Friday, March 11, 2005

The Nature of Fear

Amy is leaving for New York on Saturday. She is an innocent, beautiful high school senior, off on a mission trip. And New York is New York, home of the Central Park jogger, terrorist attacks, gangs, Bernard Goetz, Son of Sam, and the mafia.

I have tried not to hover over her in hand-wringing apprehension, limiting my advice to occasional calm admonition such as, "Make sure you NEVER go ANYWHERE alone! I mean it. You stay WITH the group."

Fear is such that the familiar seems safe and the unfamiliar does not.

When our children were smaller, we lived in the "bush" in Northern Ontario. There were plenty of dangers—bears, drowning in the lake, getting lost in the woods, freezing to death, not to mention that the nearest doctor and hospital were hundreds of miles away. I came to be at peace with all this, took necessary precautions, and felt like we could hardly live in a safer place.

One summer a family with four or five children came to visit. We were all down by the lake one evening, and the children played on the dock or walked at the edge of the water. The visiting mother was so nervous she could hardly carry on a conversation. "Be careful! Not so close to the edge! You hang onto your sister, I don’t want her to drown! John, do you see what they’re doing?" I thought, Dear me, woman, relax, they’re perfectly safe.

A few weeks later we took a vacation in civilization and went shopping for the first time in probably a year. Getting out of the van and heading into Walmart, I was terrified. "You get back here! Don’t you wander off like that, somebody could grab you and we’d never see you again. Watch for cars! Matthew, you hang onto Amy’s hand. Look both ways before you cross here. If someone tries to kidnap you, you fall to the ground and kick and scream as loud as you can."

Some distance into this yammering I realized I sounded exactly like the woman at the lake who, no doubt, was perfectly calm when she took her children to Walmart.

Last summer, Amy and her sister Emily took a walk in the woods and ended up near a cow pasture where an angry bull pawed and snorted at them and tried to break down the fence.

No doubt my New York friends would laugh at me and say that an angry bull rattling the fence is far more dangerous than some weird dreadlocked crack addict with low-slung trousers lurking in the subway.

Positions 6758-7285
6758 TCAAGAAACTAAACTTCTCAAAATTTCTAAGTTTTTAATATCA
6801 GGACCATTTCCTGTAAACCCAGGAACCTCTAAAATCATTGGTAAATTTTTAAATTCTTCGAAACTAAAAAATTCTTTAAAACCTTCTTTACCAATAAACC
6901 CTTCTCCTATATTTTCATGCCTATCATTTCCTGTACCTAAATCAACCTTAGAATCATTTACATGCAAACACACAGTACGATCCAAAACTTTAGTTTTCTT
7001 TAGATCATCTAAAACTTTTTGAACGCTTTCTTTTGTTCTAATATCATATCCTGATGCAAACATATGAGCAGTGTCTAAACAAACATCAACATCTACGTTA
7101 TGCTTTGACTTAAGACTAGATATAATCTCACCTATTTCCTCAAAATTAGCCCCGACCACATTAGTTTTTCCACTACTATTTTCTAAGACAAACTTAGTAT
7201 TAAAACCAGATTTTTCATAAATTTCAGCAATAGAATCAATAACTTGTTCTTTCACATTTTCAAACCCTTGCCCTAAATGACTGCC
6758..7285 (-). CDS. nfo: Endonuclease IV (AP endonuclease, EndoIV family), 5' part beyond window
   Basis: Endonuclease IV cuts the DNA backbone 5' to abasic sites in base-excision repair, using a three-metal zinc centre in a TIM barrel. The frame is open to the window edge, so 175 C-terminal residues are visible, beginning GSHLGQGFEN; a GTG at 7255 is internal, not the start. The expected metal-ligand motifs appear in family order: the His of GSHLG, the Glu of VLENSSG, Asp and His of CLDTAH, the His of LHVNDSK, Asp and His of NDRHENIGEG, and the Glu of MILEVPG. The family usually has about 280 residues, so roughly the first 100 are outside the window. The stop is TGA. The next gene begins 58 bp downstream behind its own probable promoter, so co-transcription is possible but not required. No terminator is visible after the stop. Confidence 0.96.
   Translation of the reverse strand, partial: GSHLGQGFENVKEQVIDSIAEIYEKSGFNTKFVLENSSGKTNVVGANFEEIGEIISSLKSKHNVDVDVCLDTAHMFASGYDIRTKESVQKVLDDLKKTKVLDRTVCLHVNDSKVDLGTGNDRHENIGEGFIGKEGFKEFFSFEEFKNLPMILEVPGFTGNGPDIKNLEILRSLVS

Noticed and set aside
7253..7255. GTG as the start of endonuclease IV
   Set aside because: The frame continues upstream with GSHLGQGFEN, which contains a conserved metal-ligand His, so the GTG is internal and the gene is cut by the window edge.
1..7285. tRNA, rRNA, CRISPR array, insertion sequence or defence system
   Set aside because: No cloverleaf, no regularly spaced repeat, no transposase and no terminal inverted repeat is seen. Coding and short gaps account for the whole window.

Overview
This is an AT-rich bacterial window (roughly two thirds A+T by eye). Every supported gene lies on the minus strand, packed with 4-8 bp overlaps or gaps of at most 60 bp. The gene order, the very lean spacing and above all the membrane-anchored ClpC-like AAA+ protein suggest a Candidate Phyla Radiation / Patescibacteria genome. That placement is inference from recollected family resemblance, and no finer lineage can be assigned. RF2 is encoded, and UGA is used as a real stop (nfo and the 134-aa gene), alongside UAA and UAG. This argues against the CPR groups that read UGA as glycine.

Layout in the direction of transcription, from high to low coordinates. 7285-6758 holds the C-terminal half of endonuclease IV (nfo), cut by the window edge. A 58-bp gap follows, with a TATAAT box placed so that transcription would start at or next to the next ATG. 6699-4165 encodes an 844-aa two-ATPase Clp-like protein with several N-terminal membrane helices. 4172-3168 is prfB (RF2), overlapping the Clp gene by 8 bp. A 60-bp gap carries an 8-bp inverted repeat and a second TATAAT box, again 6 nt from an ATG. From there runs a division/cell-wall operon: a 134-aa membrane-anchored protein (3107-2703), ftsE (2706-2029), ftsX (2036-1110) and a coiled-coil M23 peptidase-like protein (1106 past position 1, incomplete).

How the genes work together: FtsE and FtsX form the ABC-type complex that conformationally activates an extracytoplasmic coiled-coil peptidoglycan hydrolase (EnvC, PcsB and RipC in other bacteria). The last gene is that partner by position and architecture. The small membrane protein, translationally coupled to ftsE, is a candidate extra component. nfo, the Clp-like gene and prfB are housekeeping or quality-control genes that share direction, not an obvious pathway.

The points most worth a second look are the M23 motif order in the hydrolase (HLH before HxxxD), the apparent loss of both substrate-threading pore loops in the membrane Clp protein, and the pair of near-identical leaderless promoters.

Well, I’m sorry, they’re wrong.

Quote of the Day:
"I accidentally zang something under the stove."
--Jenny, who makes up words to fit the occasion, running to the kitchen with a yardstick


  1. I agree with you about the potential danger of people being much worse than that of nature. People are unpredictable.

    It's interesting how we guage threat differently in different environments. When I was 15, 16, and 17, I had no problem flying across oceans, navigating foreign airports, and exploring the cities of Spain and France all alone during the summers. But during the school year, plop me in the high school cafeteria and I would succumb to a full-on panic attack and end up eating in the restroom, which is kind of pathetic in retrospect.

    Best of luck to Amy! Try not to worry too much! :)

  2. Who said it, 'All we have to fear is fear itself.' I think it was FDR. Anyway, having an overdeveloped sense of fear will cause us to hide from life. Having no sense of fear will lead us to destruction. There is a healthy balance that must be met, and younger folks usually have less of a sense of fear than we older ones do. Caution is the key especially in a new location that we don't know about. I personally wouldn't go to NYC for any reason. Yet when I was 18 I left home (small town) and lived in Kansas City Mo for 2 years. Dad said that he would have brought me home if I had said anything about being afraid, I think he was afraid for me, but let me decide for myself. I made it and I wasn't a Christian then, but I think God was looking out for me even then. Amy should be ok if she uses the caution you have taught her and just thinks about her surroundings at all times. Remember, God will be in NYC with her, and I'll be praying for her safety too. And for Mom's nervessness over the trip! Amy, have a wonderful time serving God.

  3. I was in NYC for a weekend, and it was a lot of fun! Of course it always helps when there are relatives living there to show you around. :-) Unfortunately for Mom and Dad and their crew, they don't live there anymore. But don't worry, because Mom and Dad know enough people there that they'll be all right.